Many have learned over the last three months how Hamas and the Israeli right, and especially Benjamin Netanyahu, have a paradoxically symbiotic relationship. Arch-enemies and yet dependent on each other. It’s occurred to me in recent days how many of Israel’s fiercest critics have a comparable relationship with the many far-right extremists who make up Netanyahu’s current and, one hopes, final government. From the start of Israel’s current campaign in Gaza, various members of the current coalition have opined or hoped that the carnage and destruction might be an opportunity to depopulate Gaza.
This kind of rhetoric comes in two basic forms. One is the simple fact that Gaza is a warzone with immense destruction. And civilians generally flee warzones. We saw it in Yugoslavia. In Syria. We see it in Ukraine. That’s what happens in wars and warzones. Civilians flee. But of course this history of the Israeli/Palestinian conflict makes it totally different. So you have members of the Israeli far right saying, with perfect disingenuousness, why not let these poor people flee? It’s a humanitarian gesture. It’s helping them! Others barely even bother with this pretense of voluntary departure. It’s just an opportunity to get Gazans to leave.
This isn’t the government’s policy. The government says it’s not its policy. And it’s not acting on this policy. But the fact that actual government ministers keep calling for it obviously gives immense credence to those who either fear or want to believe that it is.
If you read press commentary and social media conversations today, the Israel legal and foreign policy establishment is basically apoplectic at the two far-right kingpins in the government, Bezalel Smotrich and Itamar Ben Gvir, because their comments will almost certainly be used against Israel in any international court proceedings regarding the current campaign.
You may have seen that yesterday the U.S. State Department took the fairly extraordinary step of denouncing the two men by name for their ongoing comments.
Of course, the key point is that the prime minister, the man who actually runs the government, at least nominally, who speaks for it, won’t can the two or even clearly denounce them. Why? Because they are critical to his remaining in power. In theory, the entry of Benny Gantz’s party as an emergency wartime coalition gives Netanyahu a big enough majority that he doesn’t need those guys. Some have actually noted this. He won’t offend them even though he no longer needs their votes. But that’s not quite right. If he loses them he is entirely dependent on Gantz and Eizenkot for his political life. And apart from the crisis of the war, they have no common interest with him at all.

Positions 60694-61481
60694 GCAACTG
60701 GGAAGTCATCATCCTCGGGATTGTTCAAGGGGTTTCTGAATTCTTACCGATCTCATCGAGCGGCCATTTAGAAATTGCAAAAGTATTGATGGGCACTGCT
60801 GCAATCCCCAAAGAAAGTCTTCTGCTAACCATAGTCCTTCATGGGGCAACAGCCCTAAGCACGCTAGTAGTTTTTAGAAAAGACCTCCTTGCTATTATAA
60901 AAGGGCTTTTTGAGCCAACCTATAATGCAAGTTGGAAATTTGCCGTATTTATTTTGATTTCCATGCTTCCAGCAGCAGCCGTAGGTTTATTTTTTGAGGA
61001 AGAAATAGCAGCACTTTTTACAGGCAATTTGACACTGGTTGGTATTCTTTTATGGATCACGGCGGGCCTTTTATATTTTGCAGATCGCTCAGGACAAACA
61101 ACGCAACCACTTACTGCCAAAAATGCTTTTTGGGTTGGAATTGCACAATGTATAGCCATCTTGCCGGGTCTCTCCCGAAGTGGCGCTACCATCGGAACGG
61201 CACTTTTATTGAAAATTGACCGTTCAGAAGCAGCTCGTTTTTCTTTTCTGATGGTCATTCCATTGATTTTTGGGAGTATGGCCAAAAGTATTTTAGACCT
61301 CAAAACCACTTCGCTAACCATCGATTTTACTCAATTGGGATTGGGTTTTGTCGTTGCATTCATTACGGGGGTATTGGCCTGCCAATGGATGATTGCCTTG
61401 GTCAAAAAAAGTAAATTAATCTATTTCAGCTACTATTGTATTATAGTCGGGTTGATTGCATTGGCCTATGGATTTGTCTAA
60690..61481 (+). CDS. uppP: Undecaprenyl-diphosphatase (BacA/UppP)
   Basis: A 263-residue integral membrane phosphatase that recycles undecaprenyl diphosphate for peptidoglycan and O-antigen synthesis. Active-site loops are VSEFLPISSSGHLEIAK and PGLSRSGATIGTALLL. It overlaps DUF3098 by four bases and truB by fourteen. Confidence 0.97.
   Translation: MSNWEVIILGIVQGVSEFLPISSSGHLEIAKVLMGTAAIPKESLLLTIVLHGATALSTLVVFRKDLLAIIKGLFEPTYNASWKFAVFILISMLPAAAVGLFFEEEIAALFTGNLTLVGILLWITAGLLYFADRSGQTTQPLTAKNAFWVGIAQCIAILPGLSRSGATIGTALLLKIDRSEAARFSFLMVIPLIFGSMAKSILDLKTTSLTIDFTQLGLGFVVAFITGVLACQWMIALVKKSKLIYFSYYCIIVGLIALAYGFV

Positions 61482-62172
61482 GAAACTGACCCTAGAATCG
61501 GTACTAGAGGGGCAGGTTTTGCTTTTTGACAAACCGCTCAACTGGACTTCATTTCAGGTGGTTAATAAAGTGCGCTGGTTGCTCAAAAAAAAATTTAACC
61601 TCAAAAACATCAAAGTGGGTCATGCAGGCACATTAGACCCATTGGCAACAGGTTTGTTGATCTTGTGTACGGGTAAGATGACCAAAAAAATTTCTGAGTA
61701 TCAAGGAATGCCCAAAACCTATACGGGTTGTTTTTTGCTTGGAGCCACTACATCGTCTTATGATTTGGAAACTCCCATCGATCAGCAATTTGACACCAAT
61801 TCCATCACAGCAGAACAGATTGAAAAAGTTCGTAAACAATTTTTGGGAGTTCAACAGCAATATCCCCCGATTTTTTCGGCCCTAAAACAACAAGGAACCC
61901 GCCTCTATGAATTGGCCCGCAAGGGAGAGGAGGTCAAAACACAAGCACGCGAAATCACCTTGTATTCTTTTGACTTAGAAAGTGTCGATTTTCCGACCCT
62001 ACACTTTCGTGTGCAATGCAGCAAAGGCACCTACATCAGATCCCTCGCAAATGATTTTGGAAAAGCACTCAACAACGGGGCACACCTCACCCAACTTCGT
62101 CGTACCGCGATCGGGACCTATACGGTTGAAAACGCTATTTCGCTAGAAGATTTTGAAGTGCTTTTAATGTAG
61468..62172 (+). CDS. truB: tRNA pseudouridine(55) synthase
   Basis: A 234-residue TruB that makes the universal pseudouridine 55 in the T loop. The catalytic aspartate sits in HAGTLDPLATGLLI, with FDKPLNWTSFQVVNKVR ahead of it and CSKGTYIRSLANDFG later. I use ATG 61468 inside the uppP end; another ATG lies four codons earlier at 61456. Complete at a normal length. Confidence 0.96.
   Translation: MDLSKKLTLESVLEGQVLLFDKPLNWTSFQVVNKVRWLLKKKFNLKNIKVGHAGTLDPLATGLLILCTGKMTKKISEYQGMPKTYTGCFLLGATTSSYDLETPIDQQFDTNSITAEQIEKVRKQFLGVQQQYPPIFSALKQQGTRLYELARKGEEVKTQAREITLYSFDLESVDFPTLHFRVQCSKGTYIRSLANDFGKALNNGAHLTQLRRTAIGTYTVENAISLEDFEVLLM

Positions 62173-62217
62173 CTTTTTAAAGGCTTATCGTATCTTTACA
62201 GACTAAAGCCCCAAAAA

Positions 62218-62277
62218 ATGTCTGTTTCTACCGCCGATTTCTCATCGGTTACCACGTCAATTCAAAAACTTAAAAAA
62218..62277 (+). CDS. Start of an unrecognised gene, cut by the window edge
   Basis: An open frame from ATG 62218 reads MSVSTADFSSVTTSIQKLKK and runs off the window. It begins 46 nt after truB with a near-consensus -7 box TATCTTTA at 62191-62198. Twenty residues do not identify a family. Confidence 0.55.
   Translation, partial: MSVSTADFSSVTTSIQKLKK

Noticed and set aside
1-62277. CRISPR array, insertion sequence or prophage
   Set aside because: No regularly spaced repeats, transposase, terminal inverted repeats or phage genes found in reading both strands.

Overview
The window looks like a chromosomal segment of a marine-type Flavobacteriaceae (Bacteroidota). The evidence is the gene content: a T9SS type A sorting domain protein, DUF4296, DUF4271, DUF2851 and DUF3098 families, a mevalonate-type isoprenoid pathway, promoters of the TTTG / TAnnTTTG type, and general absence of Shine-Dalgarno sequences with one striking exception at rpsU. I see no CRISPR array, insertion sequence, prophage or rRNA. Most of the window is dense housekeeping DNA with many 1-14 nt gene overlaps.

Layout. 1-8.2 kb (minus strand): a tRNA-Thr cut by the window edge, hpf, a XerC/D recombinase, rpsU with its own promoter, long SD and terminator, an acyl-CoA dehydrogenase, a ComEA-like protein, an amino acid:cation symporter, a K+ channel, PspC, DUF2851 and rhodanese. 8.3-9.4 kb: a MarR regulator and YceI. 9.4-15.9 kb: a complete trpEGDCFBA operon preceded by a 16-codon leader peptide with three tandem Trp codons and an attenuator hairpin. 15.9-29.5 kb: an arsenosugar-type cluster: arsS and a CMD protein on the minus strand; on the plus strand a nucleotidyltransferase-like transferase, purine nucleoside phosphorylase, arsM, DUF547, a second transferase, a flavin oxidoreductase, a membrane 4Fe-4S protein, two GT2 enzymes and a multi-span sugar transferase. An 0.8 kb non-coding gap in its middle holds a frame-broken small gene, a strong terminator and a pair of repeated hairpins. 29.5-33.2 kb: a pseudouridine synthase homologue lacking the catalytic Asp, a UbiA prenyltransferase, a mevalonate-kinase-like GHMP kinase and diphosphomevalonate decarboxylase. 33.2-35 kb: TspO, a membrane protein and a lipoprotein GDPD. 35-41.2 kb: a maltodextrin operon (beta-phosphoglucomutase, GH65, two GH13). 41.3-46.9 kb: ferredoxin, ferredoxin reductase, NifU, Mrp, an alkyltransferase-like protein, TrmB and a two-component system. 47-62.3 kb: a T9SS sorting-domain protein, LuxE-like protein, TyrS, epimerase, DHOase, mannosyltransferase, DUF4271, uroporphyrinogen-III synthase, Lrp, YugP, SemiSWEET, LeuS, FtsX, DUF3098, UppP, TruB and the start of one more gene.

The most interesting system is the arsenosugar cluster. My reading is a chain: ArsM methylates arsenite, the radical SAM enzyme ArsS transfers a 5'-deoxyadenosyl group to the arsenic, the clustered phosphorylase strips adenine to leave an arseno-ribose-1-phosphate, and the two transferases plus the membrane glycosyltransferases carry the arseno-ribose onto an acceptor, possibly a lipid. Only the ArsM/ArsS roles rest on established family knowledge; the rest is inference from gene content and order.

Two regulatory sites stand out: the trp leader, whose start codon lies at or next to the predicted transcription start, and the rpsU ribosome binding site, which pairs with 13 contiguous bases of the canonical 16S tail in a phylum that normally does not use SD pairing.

It remains entirely about him.
Sen. Bernie Sanders put out a statement yesterday calling for no more funding for “Netanyahu’s illegal and immoral war against the Palestinian people.” But that’s simply not right. The war isn’t “his” war much as some of Israel’s would-be defenders might want it to be. The war has vast public support within Israeli society. As political support for Netanyahu collapsed in the aftermath of October 7th, the great bulk of that support migrated to Benny Gantz’s party (Blue and White, or the current coalition it’s running as part of, National Unity). Gantz is part of the emergency war cabinet. Indeed, as a former chief of staff he likely has more operational insight into the military conduct of the war than Netanyahu does. But this stuff, having a government buttressed by the most extreme elements in Israeli society, is entirely about Netanyahu and the way he has for years molded and manipulated the Israeli party system to perpetuate his rule.